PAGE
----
Homemade Bird Trap - Build Plans & Specs DIY

If you ever wanted to trap live birds, here's the best way I know. I say it is the best because it's effective and you don't need to spend on the $50 price (or more) tag on the commercially made models. It is a multi-catch (or repeating) funnel trap. That means you only need to set it once and it will trap birds continually without you having to reset it.

A variety of traps have been used to control sparrows, but the funnel or half-cone trap has been the most popular and, generally, the most effective. The improvements in the Homemade Bird Trap are the adjustable guard rails and the built-in spikes on the guard rails and funnels.

Damage Caused by Sparrows

Whenever I'm asked why I trap sparrows, I answer for the same reason why I set rat traps - to eventually dispose them. Some say pigeons are the rats of the sky. I'd like to equate sparrows with rats. They're pests. And there's just too many of them.

If I could only safely use an airgun to kill them I would. I live in a rather urbanized area in the city and it would be probably illegal to use airguns.

Sparrow Trap by Day, Rat Trap by Night

When I was at the final days of pre-baiting the sparrow trap, I was thinking "Fiesta time is over". The "free bait" was just pre-bait and now it's time to see the homemade sparrow trap in action - and catch a few sparrows.

Well, after I finally set the trap, I got a surprise the following morning.

As dawn was breaking, I went outside and noticed some movement in the bird trap as I looked up. Going nearer, I saw the silhouette of a head-like figure that seemed to be staring at me. Finally, the trapped worked!

Homemade Bird Trap - Disposing Trapped Sparrows

The following article contains graphic images showing the cervical dislocation of a sparrow.
Viewer discretion is advised.

You've set and baited your homemade bird trap and successfully trapped those pesky sparrows. Now what do you do? Do you keep them as pets? Do you bring the cage somewhere far and release them there?

Well, if you're like me who see these sparrows as pests that cause damage to property, I dispose them. but sparrows aren't like used napkins that you can easily toss out into the trash. You still have to kill those trapped birds first.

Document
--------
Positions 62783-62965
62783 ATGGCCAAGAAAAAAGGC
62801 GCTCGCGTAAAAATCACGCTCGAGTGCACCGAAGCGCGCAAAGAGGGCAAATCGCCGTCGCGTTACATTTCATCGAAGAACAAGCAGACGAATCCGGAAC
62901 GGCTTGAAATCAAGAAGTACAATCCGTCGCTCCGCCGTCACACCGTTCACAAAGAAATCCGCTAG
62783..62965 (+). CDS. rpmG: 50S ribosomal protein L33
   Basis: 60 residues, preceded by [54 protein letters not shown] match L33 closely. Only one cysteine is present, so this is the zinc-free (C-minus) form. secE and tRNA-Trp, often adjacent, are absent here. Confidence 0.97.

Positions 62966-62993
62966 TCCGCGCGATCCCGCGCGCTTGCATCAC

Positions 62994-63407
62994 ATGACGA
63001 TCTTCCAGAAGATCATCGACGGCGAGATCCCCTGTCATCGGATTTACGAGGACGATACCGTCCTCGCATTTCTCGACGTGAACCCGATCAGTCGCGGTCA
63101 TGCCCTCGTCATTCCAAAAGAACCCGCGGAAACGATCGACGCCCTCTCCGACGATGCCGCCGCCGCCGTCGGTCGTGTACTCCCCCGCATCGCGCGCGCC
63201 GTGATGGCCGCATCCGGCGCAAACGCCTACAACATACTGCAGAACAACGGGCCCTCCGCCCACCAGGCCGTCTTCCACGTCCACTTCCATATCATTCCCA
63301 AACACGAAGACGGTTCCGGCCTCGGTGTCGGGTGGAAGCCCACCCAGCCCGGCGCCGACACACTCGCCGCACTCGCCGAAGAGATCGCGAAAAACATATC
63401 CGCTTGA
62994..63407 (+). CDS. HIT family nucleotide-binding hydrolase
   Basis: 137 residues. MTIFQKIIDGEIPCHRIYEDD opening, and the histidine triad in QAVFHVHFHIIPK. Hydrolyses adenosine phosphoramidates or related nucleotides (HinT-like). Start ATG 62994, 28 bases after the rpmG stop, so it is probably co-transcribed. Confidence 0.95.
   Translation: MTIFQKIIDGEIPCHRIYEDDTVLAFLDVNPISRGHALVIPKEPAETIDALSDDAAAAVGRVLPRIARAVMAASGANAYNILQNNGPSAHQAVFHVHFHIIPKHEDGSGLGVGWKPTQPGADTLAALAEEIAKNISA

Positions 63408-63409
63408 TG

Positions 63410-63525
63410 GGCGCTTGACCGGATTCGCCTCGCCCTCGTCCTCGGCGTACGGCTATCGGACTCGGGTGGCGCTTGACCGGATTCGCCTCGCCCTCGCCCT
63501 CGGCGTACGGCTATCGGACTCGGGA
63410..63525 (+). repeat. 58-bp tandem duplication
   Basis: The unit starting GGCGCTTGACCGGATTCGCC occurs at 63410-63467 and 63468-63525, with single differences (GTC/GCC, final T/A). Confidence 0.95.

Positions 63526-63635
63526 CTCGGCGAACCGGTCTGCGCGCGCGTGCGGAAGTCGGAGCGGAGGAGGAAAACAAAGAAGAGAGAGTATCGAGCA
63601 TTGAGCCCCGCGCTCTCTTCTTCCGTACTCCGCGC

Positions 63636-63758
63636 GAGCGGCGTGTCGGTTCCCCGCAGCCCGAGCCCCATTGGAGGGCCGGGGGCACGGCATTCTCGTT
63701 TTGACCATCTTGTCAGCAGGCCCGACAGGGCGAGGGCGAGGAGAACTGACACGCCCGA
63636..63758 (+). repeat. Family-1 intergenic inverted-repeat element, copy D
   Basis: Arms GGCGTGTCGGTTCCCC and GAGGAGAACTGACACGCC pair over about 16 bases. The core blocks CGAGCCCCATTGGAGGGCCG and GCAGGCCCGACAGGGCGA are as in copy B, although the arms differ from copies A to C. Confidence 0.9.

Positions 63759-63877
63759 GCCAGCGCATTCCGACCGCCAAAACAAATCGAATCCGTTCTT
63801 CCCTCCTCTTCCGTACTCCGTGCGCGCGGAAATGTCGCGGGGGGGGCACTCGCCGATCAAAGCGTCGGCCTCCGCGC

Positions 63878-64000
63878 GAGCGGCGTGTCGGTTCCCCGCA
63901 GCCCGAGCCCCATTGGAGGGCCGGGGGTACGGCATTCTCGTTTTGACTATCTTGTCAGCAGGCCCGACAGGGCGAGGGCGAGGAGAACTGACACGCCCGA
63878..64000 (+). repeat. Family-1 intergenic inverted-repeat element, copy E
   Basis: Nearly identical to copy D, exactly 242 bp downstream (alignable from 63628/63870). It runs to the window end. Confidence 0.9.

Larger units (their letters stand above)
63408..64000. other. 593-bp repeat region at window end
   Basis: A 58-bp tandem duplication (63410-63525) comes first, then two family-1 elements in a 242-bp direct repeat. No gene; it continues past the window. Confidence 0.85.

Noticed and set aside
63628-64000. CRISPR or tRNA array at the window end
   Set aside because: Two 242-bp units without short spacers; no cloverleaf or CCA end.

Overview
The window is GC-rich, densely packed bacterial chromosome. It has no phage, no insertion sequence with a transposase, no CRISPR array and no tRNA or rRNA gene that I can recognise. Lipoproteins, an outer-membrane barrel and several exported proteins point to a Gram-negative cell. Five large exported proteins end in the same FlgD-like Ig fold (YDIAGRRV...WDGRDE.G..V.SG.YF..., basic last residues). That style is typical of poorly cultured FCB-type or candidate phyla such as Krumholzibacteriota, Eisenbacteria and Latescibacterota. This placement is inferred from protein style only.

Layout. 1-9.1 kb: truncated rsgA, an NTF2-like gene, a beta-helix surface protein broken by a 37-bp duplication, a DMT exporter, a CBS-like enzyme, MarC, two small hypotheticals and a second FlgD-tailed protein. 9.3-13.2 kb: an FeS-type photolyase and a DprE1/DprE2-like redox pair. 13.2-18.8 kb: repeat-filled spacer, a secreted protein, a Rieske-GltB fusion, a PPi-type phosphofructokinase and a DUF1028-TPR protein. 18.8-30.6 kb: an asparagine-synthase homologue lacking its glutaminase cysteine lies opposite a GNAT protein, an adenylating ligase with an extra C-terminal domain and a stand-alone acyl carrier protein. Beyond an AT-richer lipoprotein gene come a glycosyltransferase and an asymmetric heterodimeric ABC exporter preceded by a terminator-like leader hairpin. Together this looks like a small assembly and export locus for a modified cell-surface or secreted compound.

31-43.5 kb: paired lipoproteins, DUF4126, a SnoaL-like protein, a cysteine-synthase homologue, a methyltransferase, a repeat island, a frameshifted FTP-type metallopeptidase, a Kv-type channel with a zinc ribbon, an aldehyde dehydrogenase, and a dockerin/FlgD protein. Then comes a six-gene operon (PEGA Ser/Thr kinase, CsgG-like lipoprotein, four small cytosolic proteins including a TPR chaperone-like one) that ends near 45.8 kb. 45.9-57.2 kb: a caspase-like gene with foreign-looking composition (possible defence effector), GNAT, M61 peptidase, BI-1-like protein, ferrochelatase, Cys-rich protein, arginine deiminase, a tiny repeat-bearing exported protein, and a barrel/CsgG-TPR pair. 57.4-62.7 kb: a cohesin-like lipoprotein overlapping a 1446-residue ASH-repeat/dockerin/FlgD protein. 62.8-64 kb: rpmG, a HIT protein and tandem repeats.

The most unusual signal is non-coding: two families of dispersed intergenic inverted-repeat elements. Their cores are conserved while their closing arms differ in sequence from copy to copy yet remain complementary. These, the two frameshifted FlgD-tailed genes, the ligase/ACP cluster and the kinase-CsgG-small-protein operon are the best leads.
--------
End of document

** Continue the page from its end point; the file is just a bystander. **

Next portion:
Homemade Bird Trap - Retrieving Trapped Birds

The nice thing about these traps is you could retrieve trapped birds at or near the feeding/bait stations or take them elsewhere for later retrieval.

Trapped birds can become aggressive and peck your hand. Wear gloves if you're not comfortable holding captured birds.

Gardening gloves like the ones I use below are enough. Gloves easily make your hand larger so you can actually smother a bird, making it easier for you to catch it inside the cage. Make sure though that the glove isn't too bulky and thick that it makes you clumsy, limiting your hand and finger movement.

Homemade Bird Trap - Pre-Baiting Sparrows

There seem to be several theories as far as pre-baiting sparrows is concerned.

From what I've researched, most would suggest pre-baiting for three days. One source suggested pre-baiting up to a week. Another suggested not to pre-bait at all!

Last year, in the first time that I used the homemade bird traps, I managed to trap Yellow Vented Bulbuls. During that time, I didn't even pre-bait. For bait, I just put in some tiny pieces of bread. For sparrows, I wasn't quite sure what bait to use.

Homemade Bird Trap - Making a Perch for the Cage

In the first time I successfully trapped birds with the homemade trap, the bird would be stressed. It would cling to the walls of the cage in a rather awkward position. Occasionally, it would drop to the bottom panel and move to the corners of the cage and, presumably, look for openings. It would then fly and cling to the side panels again, fly from panel to panel and then drop to the bottom panel again.

This show of struggle and distress may alarm other birds and so I decided to put a couple of perches inside the homemade bird trap.
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